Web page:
The full content of Annals is available to subscribers

Subscribe/Learn More  >
History of Medicine |

100 Apples Divided by 15 Red Herrings: A Cautionary Tale from the Mid-19th Century on Comparing Hospital Mortality Rates

Lisa I. Iezzoni, MD, MSc
[+] Article, Author, and Disclosure Information

From Beth Israel Hospital, Boston, Massachusetts. For the current author address, see end of text. Acknowledgments: In a brief overview of Nightingale's contribution to examining outcomes of care, I fell into the trap of seizing her “bottom line” on hospital mortality rates without investigating her methods. Duncan Neuhauser, PhD, alerted me to my failing and kindly pointed me to sources that revealed the full story. I thank Dr. Neuhauser for his gentle rebuke and for giving me a rich opportunity to investigate and learn the lessons of history. I also thank Kristin Miller, who scoured the Countway Medical Library Rare Books Room and the Harvard University libraries, for her assistance in this research. Requests for Reprints: Lisa I. Iezzoni, MD, MSc, Division of General Medicine and Primary Care, Department of Medicine, Beth Israel Hospital, 330 Brookline Avenue, Boston, MA 02215.

Copyright ©2004 by the American College of Physicians

Ann Intern Med. 1996;124(12):1079-1085. doi:10.7326/0003-4819-124-12-199606150-00009
Text Size: A A A

In 1863, Florence Nightingale argued that London hospitals were dangerous, especially compared with provincial facilities.She bolstered this contention with statistics published in William Farr's Registrar-General report, which claimed that 24 London hospitals had mortality rates exceeding 90%, whereas rural hospitals had an average mortality rate of 13%. Farr had calculated mortality rates by dividing the total number of patients who died throughout the year by the number of inpatients on a single day. When calculated as the annual number of deaths divided by the total number of inpatients during the year, the mortality rate of London hospitals was 10%. A raucous debate erupted in the London medical press over how best to calculate hospital mortality rates. Critics claimed that Farr had not adjusted for differences in severity of illness between urban and rural hospitals and that his figures would mislead the public. Farr and Nightingale, in turn, criticized the poor quality of hospital data. This story reinforces the need to understand the methodologic derivation of statistics intended to compare provider quality.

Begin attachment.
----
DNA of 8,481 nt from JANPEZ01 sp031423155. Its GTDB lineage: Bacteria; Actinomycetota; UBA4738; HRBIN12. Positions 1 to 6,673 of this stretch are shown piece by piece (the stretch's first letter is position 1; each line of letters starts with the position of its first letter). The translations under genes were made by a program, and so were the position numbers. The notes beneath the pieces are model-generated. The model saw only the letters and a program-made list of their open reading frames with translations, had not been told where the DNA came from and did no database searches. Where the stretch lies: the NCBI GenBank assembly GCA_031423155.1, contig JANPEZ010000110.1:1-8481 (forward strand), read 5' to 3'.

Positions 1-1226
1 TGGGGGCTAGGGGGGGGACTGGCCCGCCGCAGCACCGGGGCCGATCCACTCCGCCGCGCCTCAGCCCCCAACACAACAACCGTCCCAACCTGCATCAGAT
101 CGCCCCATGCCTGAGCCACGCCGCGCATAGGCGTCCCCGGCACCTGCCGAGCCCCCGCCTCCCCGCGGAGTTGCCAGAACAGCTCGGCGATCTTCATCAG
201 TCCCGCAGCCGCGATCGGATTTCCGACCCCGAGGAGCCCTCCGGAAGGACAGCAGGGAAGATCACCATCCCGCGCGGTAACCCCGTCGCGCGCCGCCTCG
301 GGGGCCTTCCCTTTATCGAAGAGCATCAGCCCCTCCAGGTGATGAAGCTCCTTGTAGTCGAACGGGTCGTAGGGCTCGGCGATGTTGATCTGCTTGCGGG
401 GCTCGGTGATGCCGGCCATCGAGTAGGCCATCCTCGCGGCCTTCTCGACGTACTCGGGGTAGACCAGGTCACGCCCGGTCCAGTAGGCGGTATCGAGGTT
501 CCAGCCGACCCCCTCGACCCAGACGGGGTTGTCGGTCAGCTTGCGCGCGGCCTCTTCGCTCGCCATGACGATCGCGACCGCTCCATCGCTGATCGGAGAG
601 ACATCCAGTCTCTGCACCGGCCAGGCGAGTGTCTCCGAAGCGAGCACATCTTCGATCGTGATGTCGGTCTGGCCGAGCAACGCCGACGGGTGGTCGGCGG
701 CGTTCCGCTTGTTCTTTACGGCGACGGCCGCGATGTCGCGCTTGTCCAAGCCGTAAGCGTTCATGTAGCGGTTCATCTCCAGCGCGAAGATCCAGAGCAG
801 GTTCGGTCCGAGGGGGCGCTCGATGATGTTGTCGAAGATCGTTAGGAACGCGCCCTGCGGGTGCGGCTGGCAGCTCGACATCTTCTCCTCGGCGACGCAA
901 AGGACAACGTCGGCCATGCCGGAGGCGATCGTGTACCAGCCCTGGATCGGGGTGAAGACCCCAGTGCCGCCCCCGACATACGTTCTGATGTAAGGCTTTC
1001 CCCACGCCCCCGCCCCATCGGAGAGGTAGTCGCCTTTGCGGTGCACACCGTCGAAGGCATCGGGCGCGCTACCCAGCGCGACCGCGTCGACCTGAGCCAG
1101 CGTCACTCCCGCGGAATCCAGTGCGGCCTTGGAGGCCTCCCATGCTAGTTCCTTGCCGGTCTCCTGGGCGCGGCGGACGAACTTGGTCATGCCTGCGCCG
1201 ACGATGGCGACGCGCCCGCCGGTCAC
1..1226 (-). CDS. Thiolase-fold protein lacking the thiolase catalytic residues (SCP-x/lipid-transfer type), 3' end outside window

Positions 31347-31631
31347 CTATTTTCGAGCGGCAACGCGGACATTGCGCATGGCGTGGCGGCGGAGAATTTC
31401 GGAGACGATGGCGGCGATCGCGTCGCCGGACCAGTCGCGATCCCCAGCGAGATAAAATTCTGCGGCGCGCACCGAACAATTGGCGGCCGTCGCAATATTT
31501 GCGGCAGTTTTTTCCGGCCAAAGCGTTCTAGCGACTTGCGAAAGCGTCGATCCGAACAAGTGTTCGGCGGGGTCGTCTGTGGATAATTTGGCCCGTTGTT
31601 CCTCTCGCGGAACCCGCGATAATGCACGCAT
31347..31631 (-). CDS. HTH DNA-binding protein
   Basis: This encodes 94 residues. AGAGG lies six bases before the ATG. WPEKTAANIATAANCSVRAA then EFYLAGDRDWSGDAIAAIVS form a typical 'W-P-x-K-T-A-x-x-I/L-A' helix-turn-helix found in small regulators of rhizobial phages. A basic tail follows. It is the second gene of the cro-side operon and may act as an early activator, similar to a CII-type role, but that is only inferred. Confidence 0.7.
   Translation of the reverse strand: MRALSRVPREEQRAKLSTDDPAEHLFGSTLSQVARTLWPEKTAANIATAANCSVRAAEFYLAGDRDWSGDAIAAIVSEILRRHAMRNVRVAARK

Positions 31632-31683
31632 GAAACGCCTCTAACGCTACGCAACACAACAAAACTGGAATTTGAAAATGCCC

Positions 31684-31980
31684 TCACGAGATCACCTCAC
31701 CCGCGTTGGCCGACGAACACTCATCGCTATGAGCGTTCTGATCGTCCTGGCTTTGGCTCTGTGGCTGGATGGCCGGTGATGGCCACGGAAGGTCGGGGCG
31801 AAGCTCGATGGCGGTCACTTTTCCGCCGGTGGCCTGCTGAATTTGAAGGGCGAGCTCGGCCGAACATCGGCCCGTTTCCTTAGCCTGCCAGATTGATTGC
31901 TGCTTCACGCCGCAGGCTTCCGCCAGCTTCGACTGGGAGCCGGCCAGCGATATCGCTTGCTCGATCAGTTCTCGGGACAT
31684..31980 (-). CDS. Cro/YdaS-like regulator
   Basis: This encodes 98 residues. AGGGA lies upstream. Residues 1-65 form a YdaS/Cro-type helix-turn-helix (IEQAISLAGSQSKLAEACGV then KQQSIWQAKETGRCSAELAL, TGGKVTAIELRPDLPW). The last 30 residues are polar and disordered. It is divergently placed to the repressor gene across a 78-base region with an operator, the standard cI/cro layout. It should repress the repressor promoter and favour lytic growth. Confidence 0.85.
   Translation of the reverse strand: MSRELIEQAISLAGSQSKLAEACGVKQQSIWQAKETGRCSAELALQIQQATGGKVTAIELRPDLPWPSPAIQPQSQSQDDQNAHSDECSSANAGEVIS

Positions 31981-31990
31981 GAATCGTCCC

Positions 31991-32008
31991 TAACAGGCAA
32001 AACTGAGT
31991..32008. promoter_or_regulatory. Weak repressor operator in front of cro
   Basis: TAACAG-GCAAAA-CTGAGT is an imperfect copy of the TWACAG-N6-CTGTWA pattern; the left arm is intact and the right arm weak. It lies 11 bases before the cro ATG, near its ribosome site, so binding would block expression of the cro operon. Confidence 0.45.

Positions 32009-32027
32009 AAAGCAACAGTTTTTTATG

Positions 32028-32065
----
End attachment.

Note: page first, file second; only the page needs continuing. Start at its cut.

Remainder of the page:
Grahic Jump Location
Figure 1.
Table publishedin the third edition of Florence Nightingale's Notes on Hospitals[9]


Grahic Jump Location




Citing articles are presented as examples only. In non-demo SCM6 implementation, integration with CrossRef’s "Cited By" API will populate this tab (http://www.crossref.org/citedby.html).


Submit a Comment/Letter
Submit a Comment/Letter

Summary for Patients

Clinical Slide Sets

Terms of Use

The In the Clinic® slide sets are owned and copyrighted by the American College of Physicians (ACP). All text, graphics, trademarks, and other intellectual property incorporated into the slide sets remain the sole and exclusive property of the ACP. The slide sets may be used only by the person who downloads or purchases them and only for the purpose of presenting them during not-for-profit educational activities. Users may incorporate the entire slide set or selected individual slides into their own teaching presentations but may not alter the content of the slides in any way or remove the ACP copyright notice. Users may make print copies for use as hand-outs for the audience the user is personally addressing but may not otherwise reproduce or distribute the slides by any means or media, including but not limited to sending them as e-mail attachments, posting them on Internet or Intranet sites, publishing them in meeting proceedings, or making them available for sale or distribution in any unauthorized form, without the express written permission of the ACP. Unauthorized use of the In the Clinic slide sets will constitute copyright infringement.


Buy Now for $32.00

to gain full access to the content and tools.

Want to Subscribe?

Learn more about subscription options

Topic Collections
Forgot your password?
Enter your username and email address. We'll send you a reminder to the email address on record.